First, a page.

VIDEO | MyDrive – Subaru XV Review

MyDrive | Written by Adam Tonkin | In celebration of our Subaru XV video clocking up 85,000 unique views on our YouTube channel, the team thought it would be a great opportunity to re-show the video on MyDrive for visitors that may have not seen.  Futhermore, we are now also closing in on a quarter of a million viewers on our YouTube channel so make sure you go and check it out and help us to get over the 250K mark.

Thanks to everyone that has watched the video and thank you for all the fantastic feedback we have received.

Over two weeks I had the opportunity to drive the Subaru XV manual and the CVT (continuous variable transmission) versions back to back.  By testing the two versions so close together, the difference in ride and drive quality were plain to see.  I travelled in excess of 3,000 kilometres driving from Melbourne to Canberra before arriving at the Snowy Mountains – Thredbo Ski Resort in New South Wales.  During my time behind the wheel, I had few complaints. For the money the XV is an enjoyable and capable soft-roader that is comfortable and easy to drive regardless if you are on a shopping trip or tackling the icy roads of the snowfields.

Our two Subaru XV review vehicles, These were our two Subaru XV review vehicles:.
Tangerine Orange Pearl – CVT Transmission
Ice Silver Metallic – 6 Speed Transmission

With Stop/Start Technology as a standard feature on the XV, the fuel economy figures certainly didn’t disappoint, returning an impressive fuel figure of 6.2L / 100km on my trip up the Hume to Canberra, and that was in the manual.  The CVT gearbox didn’t disappoint either returning roughly the same figure.

The XV drove well regardless of the conditions.  The tyres do get a little over excited if pushed although for normal everyday driving they do a great job.

The Subaru XV is certainly a carbon copy of the newly released Subaru Impreza. Is this a good thing? Very much so.  The XV drives exactly like it’s lower to the ground cousin, which gives the XV great handling with good driver and passenger comfort.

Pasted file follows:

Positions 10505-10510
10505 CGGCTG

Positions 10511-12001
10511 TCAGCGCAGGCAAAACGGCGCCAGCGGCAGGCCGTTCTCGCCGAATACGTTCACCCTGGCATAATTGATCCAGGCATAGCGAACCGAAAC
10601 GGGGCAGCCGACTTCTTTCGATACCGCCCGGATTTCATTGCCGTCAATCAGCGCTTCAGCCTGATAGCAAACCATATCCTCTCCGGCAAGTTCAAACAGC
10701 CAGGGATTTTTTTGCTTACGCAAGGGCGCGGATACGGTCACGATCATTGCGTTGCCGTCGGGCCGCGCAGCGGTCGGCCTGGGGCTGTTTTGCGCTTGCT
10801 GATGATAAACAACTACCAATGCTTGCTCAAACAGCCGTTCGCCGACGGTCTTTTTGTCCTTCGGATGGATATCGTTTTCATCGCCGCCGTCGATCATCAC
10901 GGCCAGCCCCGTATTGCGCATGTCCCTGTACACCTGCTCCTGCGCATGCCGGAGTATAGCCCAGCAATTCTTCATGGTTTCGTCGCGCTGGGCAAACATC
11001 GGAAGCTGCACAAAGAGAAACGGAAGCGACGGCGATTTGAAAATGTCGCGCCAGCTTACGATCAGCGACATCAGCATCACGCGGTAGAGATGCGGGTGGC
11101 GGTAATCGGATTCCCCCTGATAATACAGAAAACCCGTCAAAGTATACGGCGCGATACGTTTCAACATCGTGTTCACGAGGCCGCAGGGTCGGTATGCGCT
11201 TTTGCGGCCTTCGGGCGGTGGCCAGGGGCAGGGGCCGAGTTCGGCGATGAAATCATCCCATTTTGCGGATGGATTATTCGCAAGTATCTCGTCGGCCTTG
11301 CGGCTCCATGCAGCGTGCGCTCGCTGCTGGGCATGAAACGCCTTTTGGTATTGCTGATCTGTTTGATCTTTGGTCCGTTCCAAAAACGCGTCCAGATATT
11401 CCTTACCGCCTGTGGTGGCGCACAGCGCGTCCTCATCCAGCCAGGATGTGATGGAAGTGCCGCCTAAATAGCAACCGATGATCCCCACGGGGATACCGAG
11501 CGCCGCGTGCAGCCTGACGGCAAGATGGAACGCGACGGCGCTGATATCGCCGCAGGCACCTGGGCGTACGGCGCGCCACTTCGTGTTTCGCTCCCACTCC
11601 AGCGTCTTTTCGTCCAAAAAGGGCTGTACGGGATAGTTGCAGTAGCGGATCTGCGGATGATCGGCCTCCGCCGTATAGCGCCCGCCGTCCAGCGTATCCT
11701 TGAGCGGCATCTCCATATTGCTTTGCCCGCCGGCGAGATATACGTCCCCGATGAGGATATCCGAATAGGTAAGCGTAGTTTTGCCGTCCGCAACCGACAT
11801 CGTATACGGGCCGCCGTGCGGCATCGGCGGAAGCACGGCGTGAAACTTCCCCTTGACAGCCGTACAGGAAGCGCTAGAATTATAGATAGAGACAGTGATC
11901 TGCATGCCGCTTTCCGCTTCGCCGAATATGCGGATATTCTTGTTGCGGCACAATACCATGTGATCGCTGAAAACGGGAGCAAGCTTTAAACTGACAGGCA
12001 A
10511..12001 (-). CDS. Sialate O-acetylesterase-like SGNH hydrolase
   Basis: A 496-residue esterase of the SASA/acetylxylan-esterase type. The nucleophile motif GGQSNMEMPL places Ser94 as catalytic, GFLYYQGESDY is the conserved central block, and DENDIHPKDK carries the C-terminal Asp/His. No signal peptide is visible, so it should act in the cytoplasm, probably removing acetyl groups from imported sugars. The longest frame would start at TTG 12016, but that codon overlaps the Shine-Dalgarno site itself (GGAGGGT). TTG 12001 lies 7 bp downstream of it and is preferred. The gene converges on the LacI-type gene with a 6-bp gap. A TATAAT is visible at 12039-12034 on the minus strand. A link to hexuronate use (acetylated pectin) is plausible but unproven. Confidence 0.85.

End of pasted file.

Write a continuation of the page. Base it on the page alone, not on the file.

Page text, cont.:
With my trip to Thredbo, (NSW Ski Fields), I did find the XV did struggle up and down the hills a little with the 6 speed manual although the gearbox did work well with the icy conditions.

The only things both cars really lack is a bit of get up and go and it could be only a matter of time till we see a warmer edition of the XV with similar power to the current 2.5L WRX engine.

This may be only a pipe dream although if Subaru Japan were to make a decision to up the ante on engine capacity, I’m sure a lot more potential buyers would come knocking. Only time will tell.

As I pointed out in the segment, you are truly not overwhelmed by the amount of gadgets in the car but you aren’t overwhelmed by the purchase price and/or the cost up upkeep either.

The Subaru XV Range;

  • Subaru XV – 2.0i with CVT or 6 Speed Manual
  • Subaru XV – 2.0i-L with CVT or 6 Speed Manual
  • Subaru XV – 2.0i-S with CVT or 6 Speed Manual

Thanks to Subaru Australia and to Subaru of America for their help and assistance with this segment.

For pricing and further information on the XV and Subaru, please Click >

For further information on the Subaru of America, click >

For more photos and extra blogs on the Subaru XV, please Click >

Thredbo Resort |

Canberra Road Trip |

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